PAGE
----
We Read about Brave Women
Recently several staff members presented the many things they gained from the NAIS People of Color Conference to the full Miquon staff. One such discussion shared the value of the counterstory, or a story that presents experiences beyond the dominant narrative.
This practice is something we already do at Miquon, as with the Nursery’s recent study of women aviators, which included Fearless Flyer: Ruth Law and her Flying Machine — the tale of the first woman to fly from Chicago to New York, despite the critics who thought should could not — and Nobody Owns the Sky: The Story of Brave Bessie Coleman, the first licensed African-American aviator. Teachers helped children think through what it might be like to be the first person to do something that no one has done before — even in the face of doubt, based on factors like gender and the color of one’s skin. Through this practice, Miquon children gain the understanding that it is not only okay, but beneficial, to stand up for something they believe in.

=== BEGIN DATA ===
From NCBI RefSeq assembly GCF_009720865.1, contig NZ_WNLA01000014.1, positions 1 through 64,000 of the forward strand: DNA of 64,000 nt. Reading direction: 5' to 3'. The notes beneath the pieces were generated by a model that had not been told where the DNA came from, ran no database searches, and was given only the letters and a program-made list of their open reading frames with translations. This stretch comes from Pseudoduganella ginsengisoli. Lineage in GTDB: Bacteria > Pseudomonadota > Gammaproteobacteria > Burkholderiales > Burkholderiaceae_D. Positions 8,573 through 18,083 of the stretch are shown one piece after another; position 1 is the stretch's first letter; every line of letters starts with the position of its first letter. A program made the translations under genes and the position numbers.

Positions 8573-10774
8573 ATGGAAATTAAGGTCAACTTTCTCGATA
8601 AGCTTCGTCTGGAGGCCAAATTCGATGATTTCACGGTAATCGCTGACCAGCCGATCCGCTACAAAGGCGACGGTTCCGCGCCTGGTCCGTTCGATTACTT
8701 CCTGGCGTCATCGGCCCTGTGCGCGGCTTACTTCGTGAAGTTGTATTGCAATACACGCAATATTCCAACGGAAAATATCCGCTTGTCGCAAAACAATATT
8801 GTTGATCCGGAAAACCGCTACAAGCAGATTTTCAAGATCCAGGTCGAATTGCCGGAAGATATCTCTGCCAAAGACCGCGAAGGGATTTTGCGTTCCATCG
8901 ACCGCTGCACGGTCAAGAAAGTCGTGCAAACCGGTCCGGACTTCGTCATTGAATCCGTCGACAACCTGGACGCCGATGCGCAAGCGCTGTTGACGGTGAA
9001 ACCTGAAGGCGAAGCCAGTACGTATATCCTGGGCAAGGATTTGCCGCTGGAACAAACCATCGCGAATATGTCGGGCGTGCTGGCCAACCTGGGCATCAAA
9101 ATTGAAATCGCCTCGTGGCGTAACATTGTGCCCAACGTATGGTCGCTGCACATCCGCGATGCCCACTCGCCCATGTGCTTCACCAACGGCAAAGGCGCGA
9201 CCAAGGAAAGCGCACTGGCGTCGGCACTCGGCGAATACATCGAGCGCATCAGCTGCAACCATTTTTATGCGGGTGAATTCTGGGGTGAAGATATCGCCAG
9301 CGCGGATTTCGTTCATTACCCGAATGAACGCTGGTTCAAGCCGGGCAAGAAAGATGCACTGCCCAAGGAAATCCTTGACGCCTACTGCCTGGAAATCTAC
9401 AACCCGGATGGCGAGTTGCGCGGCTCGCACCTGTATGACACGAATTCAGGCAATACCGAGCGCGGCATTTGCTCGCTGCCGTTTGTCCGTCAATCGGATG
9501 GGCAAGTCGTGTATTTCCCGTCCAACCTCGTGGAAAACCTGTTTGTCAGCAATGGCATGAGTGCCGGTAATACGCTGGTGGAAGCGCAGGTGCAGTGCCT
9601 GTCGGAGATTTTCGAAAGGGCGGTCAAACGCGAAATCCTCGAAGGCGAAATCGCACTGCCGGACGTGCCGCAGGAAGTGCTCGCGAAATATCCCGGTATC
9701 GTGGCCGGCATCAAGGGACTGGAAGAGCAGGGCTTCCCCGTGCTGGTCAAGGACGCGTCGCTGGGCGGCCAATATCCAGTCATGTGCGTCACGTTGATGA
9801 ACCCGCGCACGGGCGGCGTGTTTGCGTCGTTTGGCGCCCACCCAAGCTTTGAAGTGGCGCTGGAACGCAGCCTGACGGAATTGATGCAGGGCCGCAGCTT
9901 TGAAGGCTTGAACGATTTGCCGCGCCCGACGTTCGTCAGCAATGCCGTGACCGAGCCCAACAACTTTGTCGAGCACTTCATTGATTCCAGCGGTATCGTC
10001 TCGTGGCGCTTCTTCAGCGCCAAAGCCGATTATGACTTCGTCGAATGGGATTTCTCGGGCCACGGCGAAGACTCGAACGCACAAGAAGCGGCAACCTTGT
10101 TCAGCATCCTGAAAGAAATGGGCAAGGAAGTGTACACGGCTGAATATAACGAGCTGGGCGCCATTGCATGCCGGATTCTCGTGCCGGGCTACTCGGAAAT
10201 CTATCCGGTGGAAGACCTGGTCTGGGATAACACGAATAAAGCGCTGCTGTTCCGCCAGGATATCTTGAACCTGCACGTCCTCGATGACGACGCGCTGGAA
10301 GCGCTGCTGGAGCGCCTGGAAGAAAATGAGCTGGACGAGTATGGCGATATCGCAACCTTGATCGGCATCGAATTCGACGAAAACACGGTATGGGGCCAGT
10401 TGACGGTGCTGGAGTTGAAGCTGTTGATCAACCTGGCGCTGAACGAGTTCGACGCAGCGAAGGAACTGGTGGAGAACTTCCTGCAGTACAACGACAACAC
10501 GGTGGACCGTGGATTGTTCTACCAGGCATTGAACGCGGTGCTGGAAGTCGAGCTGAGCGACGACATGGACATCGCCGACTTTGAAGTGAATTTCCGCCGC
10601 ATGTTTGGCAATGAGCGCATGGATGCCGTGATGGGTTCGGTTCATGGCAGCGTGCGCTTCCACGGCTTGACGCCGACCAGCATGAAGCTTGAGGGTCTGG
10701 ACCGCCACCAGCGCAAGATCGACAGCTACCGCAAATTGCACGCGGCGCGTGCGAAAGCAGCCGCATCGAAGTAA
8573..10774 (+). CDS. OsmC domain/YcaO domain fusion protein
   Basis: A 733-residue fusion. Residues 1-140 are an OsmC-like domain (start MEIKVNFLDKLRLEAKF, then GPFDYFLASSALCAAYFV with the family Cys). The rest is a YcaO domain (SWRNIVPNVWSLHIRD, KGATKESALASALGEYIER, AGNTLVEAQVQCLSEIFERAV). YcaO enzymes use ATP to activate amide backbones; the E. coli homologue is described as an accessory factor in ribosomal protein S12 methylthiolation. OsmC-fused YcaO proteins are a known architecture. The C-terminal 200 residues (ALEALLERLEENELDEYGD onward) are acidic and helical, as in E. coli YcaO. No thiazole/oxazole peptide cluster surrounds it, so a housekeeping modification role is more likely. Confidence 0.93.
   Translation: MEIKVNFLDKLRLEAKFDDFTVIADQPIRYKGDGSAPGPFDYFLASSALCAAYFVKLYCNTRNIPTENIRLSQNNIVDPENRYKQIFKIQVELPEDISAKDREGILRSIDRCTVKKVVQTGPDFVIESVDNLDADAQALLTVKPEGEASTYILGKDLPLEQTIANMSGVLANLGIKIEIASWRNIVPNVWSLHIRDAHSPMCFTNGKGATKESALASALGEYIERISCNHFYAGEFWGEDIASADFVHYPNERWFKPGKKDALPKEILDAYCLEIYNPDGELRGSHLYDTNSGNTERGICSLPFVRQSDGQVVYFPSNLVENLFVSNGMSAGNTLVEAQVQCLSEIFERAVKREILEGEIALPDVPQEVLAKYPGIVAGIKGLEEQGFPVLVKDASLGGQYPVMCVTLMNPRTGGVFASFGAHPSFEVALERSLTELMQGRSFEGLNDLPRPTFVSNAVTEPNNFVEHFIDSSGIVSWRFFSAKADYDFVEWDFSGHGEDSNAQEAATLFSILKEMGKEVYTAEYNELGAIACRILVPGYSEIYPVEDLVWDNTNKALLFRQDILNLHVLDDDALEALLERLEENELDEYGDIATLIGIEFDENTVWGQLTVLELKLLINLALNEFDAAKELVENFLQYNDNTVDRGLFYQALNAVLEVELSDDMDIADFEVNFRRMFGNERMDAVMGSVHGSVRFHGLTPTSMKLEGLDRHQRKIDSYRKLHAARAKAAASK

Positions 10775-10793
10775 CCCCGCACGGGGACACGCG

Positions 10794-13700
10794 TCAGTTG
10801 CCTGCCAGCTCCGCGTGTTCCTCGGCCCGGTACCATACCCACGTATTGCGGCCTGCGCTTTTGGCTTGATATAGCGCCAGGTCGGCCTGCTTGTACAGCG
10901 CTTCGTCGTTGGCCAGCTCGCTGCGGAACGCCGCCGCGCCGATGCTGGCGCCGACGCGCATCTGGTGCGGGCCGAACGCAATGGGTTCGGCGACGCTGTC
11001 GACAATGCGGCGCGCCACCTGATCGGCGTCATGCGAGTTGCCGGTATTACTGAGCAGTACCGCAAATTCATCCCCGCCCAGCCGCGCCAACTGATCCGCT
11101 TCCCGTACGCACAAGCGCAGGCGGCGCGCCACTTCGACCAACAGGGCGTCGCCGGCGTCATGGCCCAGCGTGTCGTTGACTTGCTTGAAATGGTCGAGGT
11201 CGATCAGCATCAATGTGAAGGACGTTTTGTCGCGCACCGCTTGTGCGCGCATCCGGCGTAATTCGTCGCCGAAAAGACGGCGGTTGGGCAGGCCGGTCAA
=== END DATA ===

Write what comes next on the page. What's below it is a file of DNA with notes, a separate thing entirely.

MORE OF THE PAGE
In the older grades, the counterstory comes out when students grapple with what it might be like to be a child in a region different from our own. Recently, for instance, third and fourth graders learned more about the refugee experience, reading books like The Sky of Afganistan and The Lost Boys of Sudan. They wondered, “How are their lives different from ours and what can we find that is similar? What are their hopes and dreams? What do they wish for?”
Through conversation and thinking about experiences of other children, are also providing a counter-narrative. Moreover, we hope to give students the opportunity to see connections with others whose experiences may differ from our own.